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The Cartography of Melancholia


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by Joseph M. Schwartz, Ph.D.

In recent years there has been a growing body of memoir written by those suffering from depression about their experience of illness and treatment… Andrew Solomon made an initial contribution to this literary evocation of suffering in a 1998 New Yorker piece, a contribution that he has extended in his remarkable book, The Noonday Demon: An Atlas of Depression. The book is at once a harrowing personal account of his own relentless struggle with treatment-resistant depression, a far-reaching venture into cross-cultural field research, a scholarly, if at times somewhat tendentious, review of all aspects of the clinical literature on depression and related topics, and a meditation on the nature and meaning of suffering in our lives.

Presented as a collection of freestanding essays, The Noonday Demon covers enormous terrain. The chapter headings, Depression, Breakdowns, Treatments, Alternatives, Populations, Addiction, Suicide, History, Poverty, Evolution, and Hope, convey the breadth of Solomon’s ambition, an ambition realized with varying degrees of success for each of these subjects. The Noonday Demon is strongest when Solomon stays close to his own experience and that of the many resilient men and women who entrusted their stories to him. These personal accounts are profoundly moving and offer the opportunity to go deep inside the experience of depression as it is encountered and treated in such disparate places as Greenland, Cambodia, Senegal, and Appalachia. These accounts invariably illuminate and humanize Solomon’s attempt to digest and discuss the voluminous psychiatric and epidemiological literature on depression. As well written as it is, The Noonday Demon is not an easy read and not for the faint of heart. The chapter on Breakdowns is as stark and detailed a portrayal of the descent into melancholic madness as we are likely ever to encounter. But as analysts who take as our purview the human experience of illness, we need to travel that pathway with Solomon.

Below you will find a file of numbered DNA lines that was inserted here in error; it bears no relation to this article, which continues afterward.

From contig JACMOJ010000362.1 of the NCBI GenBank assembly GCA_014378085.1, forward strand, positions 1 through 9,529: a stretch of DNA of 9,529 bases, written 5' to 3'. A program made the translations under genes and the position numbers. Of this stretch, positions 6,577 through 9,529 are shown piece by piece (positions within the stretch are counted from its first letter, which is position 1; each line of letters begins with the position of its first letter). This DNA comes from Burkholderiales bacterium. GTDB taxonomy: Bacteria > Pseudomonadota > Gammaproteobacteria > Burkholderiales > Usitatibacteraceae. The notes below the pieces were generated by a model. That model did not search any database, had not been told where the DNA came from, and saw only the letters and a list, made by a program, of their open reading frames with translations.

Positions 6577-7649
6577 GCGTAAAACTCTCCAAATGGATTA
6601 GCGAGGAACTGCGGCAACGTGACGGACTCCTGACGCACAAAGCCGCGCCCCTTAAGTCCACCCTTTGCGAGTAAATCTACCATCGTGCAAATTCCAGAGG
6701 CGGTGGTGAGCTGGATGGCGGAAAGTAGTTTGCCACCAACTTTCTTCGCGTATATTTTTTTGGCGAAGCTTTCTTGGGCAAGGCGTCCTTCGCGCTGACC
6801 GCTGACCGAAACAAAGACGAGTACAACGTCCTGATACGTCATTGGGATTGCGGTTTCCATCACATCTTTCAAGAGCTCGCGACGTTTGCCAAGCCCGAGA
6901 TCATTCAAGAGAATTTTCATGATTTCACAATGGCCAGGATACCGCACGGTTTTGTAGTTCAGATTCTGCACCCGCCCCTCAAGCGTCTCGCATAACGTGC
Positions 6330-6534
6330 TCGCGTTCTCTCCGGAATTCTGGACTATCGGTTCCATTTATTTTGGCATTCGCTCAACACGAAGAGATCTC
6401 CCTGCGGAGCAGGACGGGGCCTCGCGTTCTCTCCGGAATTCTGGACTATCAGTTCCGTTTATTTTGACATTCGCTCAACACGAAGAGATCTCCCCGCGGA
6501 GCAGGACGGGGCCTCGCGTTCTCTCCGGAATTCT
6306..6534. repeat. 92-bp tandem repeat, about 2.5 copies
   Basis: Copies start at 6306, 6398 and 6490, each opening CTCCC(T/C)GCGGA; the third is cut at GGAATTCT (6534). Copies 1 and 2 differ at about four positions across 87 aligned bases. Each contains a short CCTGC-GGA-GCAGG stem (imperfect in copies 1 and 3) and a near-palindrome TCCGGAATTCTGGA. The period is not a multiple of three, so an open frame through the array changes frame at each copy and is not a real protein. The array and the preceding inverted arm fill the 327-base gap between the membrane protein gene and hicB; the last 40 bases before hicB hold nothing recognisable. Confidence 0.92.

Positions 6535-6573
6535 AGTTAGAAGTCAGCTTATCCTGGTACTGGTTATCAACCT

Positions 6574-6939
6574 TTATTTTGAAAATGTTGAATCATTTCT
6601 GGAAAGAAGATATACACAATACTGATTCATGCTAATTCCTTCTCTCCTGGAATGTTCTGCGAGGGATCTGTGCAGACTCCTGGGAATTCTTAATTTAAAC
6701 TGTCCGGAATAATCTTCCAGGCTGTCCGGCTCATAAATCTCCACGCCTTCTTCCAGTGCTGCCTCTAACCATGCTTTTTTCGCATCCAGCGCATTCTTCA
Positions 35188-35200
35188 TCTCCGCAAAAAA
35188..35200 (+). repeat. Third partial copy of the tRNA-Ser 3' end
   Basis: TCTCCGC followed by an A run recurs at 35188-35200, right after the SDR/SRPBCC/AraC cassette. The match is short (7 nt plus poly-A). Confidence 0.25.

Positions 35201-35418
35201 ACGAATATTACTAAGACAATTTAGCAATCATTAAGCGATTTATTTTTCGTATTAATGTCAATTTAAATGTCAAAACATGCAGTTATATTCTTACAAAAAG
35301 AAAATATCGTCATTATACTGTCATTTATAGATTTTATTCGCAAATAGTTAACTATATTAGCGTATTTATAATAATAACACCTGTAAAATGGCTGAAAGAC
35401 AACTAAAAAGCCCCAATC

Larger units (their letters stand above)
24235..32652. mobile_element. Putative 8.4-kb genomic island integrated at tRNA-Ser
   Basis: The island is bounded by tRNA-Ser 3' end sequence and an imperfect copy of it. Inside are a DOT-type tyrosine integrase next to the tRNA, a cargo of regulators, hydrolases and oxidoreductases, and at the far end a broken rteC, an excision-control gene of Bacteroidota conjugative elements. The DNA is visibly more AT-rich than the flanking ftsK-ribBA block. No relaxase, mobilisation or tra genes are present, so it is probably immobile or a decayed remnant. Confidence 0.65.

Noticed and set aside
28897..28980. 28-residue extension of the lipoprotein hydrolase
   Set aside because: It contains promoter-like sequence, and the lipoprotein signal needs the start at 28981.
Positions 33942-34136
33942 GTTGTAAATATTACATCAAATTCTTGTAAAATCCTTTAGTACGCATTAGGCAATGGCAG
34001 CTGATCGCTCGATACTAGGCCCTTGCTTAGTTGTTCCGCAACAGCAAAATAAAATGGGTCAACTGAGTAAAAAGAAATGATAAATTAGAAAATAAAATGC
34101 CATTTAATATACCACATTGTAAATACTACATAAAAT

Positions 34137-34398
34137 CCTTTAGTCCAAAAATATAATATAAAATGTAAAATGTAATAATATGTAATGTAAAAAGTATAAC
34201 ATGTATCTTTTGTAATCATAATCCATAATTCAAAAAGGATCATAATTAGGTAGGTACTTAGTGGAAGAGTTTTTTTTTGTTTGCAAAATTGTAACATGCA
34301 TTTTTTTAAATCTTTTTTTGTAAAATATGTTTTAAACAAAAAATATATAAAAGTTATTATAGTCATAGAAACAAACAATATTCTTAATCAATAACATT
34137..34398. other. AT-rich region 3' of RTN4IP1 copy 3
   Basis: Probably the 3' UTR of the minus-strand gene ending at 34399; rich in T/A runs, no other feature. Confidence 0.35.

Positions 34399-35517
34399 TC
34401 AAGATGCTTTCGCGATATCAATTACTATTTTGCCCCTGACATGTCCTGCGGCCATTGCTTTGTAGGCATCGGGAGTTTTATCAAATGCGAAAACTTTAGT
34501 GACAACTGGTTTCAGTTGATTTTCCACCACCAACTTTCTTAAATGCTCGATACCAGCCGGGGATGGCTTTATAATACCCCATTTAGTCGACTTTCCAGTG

…As Solomon puts it, “Depression is not just a lot of pain; but too much pain can compost itself into depression. Grief is depression in proportion to circumstance; depression is grief out of proportion to circumstance.… Grief is a humble angel who leaves you with strong, clear thoughts and a sense of your own depth. Depression is a demon who leaves you appalled” (p. 16). Inevitably, this demon makes its appearance in our consulting rooms.

…[W]hen patients inhabit the terrain that Solomon has taken as the focus of his inquiry, the interior landscape is arid and deserted. It is experienced by patients as timeless and ahistorical, and as their depression deepens and becomes cut loose from the life events that may have triggered it, it may become increasingly difficult as analysts for us to locate ourselves in this landscape or to find a story in which we can inhabit a character. We feel left with only limp encouragement to offer, a helping hand to extend in the hope that at some point it will be capable of being grasped, and more than anything else, a willingness to bear witness and remain a presence for however long it takes. The work is not as engaging as the moment-to-moment interplay of transference and countertransference, but it is work that we will be called upon to do. And for that I can think of no better preparation than Solomon’s The Noonday Demon: An Atlas of Depression.

(To read the full review, please visit PEP-Web.)